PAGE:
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. Last Updated: 07/27/2016

Bold Program (Too Bold?) From Fyodorov

The basis of the emergency measures for Russia's 1993 financial and economic policy. WHICH the governmment discussed a few days ago, was a 10-page plan prepared by Boris Fyodorov, the new deputy prime minister. He brought it with him when he returned from Washington on Jan. 10 to assume his new duties.

It must be assumed that, in proposing these measures Fyodorov had two purposes. Thc first was tactical: to reinforce the attack on the conservative wing of the government which had man aged to obtain, from Prime Minister Viktor Chernomyrdin, a decree on government price controls. The second purpose was strategic: to use official discussion to reinforce a monetarist approach to the solution of economic problems.

The program, which was prepared by Fyodorov with the aid of Anatoly Chubais, Alexander Shokhin and Sergei Glazyev, in itself contains nothing surprising, nothing new in the practice of market regulation. Curbing inflation, cutting the budget deficit, stabilizing the national currency, stabilizing industry, harsh money-saving measures -- all of this is in most stabilization programs in one form or another.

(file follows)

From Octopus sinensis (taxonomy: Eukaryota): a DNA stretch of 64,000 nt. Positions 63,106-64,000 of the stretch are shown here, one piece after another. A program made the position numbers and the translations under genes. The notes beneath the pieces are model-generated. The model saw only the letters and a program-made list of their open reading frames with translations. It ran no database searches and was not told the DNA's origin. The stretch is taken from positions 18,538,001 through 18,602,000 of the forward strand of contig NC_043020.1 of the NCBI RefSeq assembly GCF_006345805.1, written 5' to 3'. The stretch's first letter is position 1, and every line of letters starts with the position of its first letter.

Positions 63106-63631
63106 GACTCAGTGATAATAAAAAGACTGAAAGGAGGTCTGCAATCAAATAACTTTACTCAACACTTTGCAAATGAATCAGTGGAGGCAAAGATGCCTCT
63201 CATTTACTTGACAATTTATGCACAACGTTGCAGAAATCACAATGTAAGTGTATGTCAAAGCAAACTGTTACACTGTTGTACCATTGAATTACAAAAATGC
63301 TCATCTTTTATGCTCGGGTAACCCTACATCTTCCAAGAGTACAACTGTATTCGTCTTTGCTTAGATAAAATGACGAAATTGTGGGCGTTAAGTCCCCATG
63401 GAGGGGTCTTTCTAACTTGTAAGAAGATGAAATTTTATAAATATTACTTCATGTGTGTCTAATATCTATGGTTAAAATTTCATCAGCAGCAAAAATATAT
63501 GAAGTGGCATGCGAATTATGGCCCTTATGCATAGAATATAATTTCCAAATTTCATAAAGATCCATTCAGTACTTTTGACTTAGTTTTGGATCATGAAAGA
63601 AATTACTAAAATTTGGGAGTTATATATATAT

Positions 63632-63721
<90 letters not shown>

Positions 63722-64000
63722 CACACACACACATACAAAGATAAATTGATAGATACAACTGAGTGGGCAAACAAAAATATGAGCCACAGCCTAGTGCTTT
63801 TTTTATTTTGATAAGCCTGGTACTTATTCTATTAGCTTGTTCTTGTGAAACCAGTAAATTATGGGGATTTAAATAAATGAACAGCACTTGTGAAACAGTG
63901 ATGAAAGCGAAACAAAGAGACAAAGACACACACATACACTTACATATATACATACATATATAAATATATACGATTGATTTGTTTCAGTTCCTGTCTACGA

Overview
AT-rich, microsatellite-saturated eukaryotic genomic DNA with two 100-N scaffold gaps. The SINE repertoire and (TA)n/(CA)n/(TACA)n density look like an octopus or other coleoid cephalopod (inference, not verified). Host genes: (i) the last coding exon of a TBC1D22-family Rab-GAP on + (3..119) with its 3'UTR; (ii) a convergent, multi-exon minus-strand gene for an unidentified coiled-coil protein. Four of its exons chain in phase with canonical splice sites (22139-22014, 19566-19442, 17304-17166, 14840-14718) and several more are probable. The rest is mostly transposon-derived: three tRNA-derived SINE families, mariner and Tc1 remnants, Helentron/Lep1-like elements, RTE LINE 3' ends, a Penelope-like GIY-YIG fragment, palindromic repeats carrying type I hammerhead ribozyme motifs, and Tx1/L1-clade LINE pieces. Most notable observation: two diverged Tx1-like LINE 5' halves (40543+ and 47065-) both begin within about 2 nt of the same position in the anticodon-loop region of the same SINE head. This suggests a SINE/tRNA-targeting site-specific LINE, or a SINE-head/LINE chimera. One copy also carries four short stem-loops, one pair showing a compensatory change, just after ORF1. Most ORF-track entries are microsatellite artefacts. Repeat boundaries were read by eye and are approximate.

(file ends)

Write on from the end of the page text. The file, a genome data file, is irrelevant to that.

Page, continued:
The surprising part is the concrete conditions under which all of this must be attained.

Cutting inflation to five percent per month by the end of the year and cutting the budget deficit to the same figure is a task even more difficult than the one Yegor Gaidar tackled a year ago, given the current pace of inflation and the growth of government expenditures.

Fyodorov's plan calls for a sharp drop in subsidies to failing enterprises, including a drop in funds to bail out the coal industry. As soon as this policy begins to be implemented, the government will be accused of ruining domestic industry.

Another probable center of opposition are those regions and branches of industry which have preferential status on export/import and other taxes. They must be re-examined, and, as far as possible, their tax-exempt status taken away. This touches on such powerful material interests of large groups and individuals that insisting on the repeal of economic privileges will not just be difficult, it will be dangerous.

The proposal that, if it cannot meet its expenses, an enterprise should use its hard-currency savings or put its property up as collateral to cover the debt is not likely to cause great delight.

There are, however, in Fyodorov's plan some neutral proposals. These include the creation of an import/export bank to stimulate exports and guarantee credits, the lifting of limits on opening personal hard-currency accounts and on transferring hard currency from these accounts abroad. But it is the controversial proposals that will be most decisive for the economic situation